Cool clothes and cozy comforters make great gifts, But some might prefer presents that help them build up their bodies and brains or learn a new skill. If you’re looking for a lifestyle lift, consider these categories when penning your wish list.
If you’ve always wanted to learn a musical instrument, consider adding something with strings to your gift list. For instance, most people can learn to play a tune or two on a ukulele within a day or two, even if they’ve never picked one up before. Because ukelele strings are usually made of nylon -- as opposed to steel for guitar strings -- they require players to put less tension on them to form chords. Some uke chords can also be formed with only one or two fingers, according to the Teton Music blog.
For music lovers who might want to learn guitar later, the best ukulele is probably the baritone ukulele, which is tuned to the notes D,G,B, and E. Those are also the highest-pitched four strings on a guitar, so baritone ukulele chords easily transfer to a guitar.
You could request gifts that reinforce resolutions to get healthy. For instance, if you have always wanted to try power yoga, pilates, barre, or boxing classes, add them to your holiday wish list or request some gear to get you going. A yoga mat or a set of hand weights are affordable gifts that can be used at home or in the gym. Those options also give offers gift givers a wide range of potential price points to choose from. And their fitness shopping spree might even prompt them to sign up for a few sessions themselves.
Is your recipe repertoire limited to a handful of tired traditional dishes? Worse, does your diet consist of cereal, sandwiches, and fast food? If so, consider adding a cooking class to you wish list. Grocery stores, restaurants, kitchen goods specialty stores, and cooking schools or community colleges in many areas offer courses on everything from Indian fusion to classic Italian cuisine that will add some spice to your life. Or request some basic kitchen gear to help you break the burger chain.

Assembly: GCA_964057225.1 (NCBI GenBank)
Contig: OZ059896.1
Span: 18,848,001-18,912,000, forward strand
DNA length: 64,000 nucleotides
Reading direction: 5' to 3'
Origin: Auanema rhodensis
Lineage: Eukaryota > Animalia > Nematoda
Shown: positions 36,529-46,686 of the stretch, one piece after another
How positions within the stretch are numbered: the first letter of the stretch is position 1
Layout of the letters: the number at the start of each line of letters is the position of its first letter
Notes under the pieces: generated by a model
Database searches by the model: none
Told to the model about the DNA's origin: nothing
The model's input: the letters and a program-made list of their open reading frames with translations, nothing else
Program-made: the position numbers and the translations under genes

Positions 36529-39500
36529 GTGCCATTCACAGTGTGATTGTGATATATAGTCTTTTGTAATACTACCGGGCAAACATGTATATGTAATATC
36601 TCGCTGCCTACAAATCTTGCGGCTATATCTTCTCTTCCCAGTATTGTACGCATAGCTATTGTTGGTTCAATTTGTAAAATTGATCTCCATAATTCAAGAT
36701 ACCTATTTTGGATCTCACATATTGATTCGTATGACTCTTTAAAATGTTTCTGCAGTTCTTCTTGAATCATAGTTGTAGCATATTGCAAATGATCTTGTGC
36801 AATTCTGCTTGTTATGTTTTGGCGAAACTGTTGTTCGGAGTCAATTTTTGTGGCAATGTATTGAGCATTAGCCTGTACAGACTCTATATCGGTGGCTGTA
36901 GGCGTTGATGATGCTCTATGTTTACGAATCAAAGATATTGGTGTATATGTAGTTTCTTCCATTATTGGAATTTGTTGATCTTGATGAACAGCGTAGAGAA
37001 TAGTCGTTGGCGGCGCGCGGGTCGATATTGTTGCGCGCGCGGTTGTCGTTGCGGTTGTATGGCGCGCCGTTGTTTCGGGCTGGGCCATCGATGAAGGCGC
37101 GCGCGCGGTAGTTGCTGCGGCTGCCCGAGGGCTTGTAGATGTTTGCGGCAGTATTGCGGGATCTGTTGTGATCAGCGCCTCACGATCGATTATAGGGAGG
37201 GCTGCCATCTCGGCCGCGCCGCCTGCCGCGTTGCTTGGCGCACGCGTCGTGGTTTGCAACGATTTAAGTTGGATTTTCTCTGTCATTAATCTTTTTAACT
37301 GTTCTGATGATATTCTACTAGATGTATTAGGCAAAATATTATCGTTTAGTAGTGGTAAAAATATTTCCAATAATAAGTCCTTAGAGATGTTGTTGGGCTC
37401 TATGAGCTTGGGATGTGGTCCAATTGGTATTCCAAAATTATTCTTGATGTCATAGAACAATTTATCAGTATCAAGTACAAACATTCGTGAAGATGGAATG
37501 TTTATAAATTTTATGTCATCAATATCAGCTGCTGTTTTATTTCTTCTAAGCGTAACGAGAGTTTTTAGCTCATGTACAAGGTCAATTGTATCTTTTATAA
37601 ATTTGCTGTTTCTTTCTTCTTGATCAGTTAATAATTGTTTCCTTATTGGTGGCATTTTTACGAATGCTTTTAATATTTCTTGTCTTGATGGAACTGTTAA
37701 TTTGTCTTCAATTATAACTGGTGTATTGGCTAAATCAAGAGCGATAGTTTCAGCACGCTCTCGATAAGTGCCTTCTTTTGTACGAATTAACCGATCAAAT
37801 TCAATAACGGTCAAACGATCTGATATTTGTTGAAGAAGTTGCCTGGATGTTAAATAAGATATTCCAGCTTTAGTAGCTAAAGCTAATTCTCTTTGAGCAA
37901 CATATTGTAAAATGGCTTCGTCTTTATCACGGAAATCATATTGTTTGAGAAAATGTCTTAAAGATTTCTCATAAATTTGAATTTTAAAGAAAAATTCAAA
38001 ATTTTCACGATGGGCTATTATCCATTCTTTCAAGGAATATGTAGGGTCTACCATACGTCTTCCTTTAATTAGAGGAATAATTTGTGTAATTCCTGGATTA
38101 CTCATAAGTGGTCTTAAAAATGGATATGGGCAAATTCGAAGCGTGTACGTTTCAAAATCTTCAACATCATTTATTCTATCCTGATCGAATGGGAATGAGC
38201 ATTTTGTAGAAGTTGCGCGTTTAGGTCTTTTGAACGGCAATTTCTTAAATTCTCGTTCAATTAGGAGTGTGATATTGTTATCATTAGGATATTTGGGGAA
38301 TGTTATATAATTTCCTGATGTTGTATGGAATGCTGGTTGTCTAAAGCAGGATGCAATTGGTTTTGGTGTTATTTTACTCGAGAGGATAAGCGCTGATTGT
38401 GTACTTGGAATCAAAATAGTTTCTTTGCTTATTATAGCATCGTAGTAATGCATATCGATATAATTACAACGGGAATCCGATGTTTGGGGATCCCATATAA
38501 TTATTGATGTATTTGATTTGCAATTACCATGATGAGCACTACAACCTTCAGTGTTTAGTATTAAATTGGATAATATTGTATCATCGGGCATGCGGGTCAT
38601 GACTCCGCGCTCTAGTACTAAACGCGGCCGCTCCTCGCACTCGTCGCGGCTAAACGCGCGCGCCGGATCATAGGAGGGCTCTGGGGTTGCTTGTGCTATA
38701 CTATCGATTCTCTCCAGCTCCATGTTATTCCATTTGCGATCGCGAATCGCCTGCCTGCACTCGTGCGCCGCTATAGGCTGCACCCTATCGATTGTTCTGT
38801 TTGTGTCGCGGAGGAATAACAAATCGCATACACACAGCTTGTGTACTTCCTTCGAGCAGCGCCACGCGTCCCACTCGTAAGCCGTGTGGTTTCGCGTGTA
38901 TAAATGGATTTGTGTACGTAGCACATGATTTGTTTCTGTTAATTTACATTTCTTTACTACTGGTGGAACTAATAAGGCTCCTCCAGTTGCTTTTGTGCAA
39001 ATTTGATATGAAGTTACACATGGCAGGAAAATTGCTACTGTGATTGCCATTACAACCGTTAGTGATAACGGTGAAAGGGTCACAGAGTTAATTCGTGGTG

Learn a Language
Whether you’re planning a trip to France or simply want to impress people when ordering a meal at your favorite French bistro in town, it’s never too late to learn a language. What’s more, there are many free language learning tools online. Supplement those by asking for a translation dictionary or a cool notebook and fancy pen to help you keep track of notes and new vocabulary.
Or perhaps you prefer paid language learning programs. If so, you can request anything from software to in-person continuing education classes at a local community college. Regardless of your what learning style, there’s probably more than one option that will have you saying, “Je parle français” (I speak French) in no time.
Sewing circles and crochet clubs are increasingly popular for every age group. If you’d like to try your hand at a handicraft, add a simple sewing machine, a pair of knitting needles, or a set of crochet hooks to your list. If you’re a self-starter, there are books and online classes that can guide you through the basics. Many communities also offer classes at chain craft stores, according to HGTV. Or you could needle your crafty cousin and aunt into teaching you everything they know.
So, if you’ve got gadgets and sweaters to spare, try requesting gifts that won’t gather dust in your closet and, instead, encourage you to try something new. Who knows? You could discover a hobby you’ll love for life.